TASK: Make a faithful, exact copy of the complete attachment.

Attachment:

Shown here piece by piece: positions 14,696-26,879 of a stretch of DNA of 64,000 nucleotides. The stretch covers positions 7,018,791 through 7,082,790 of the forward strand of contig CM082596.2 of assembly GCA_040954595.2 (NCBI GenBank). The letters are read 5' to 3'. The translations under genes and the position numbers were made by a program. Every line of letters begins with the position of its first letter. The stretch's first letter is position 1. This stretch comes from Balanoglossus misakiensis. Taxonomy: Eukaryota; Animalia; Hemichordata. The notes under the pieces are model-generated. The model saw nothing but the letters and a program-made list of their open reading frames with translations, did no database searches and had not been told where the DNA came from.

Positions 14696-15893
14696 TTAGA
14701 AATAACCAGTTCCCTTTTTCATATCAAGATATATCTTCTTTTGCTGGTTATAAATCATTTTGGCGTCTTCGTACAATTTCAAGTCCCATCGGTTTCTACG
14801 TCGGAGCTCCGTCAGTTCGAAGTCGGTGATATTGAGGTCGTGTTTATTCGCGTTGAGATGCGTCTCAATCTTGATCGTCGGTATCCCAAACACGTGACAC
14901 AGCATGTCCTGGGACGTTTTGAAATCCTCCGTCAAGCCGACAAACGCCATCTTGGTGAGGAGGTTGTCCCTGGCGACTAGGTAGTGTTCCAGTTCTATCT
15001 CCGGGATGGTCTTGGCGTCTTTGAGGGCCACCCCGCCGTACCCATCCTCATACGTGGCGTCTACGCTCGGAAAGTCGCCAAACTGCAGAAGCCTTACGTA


Shown here piece by piece: positions 14,696-26,879 of a stretch of DNA of 64,000 nucleotides. The stretch covers positions 7,018,791 through 7,082,790 of the forward strand of contig CM082596.2 of assembly GCA_040954595.2 (NCBI GenBank). The letters are read 5' to 3'. The translations under genes and the position numbers were made by a program. Every line of letters begins with the position of its first letter. The stretch's first letter is position 1. This stretch comes from Balanoglossus misakiensis. Taxonomy: Eukaryota; Animalia; Hemichordata. The notes under the pieces are model-generated. The model saw nothing but the letters and a program-made list of their open reading frames with translations, did no database searches and had not been told where the DNA came from.

Positions 14696-15893
14696 TTAGA
14701 AATAACCAGTTCCCTTTTTCATATCAAGATATATCTTCTTTTGCTGGTTATAAATCATTTTGGCGTCTTCGTACAATTTCAAGTCCCATCGGTTTCTACG
14801 TCGGAGCTCCGTCAGTTCGAAGTCGGTGATATTGAGGTCGTGTTTATTCGCGTTGAGATGCGTCTCAATCTTGATCGTCGGTATCCCAAACACGTGACAC
14901 AGCATGTCCTGGGACGTTTTGAAATCCTCCGTCAAGCCGACAAACGCCATCTTGGTGAGGAGGTTGTCCCTGGCGACTAGGTAGTGTTCCAGTTCTATCT
15001 CCGGGATGGTCTTGGCGTCTTTGAGGGCCACCCCGCCGTACCCATCCTCATACGTGGCGTCTACGCTCGGAAAGTCGCCAAACTGCAGAAGCCTTACGTA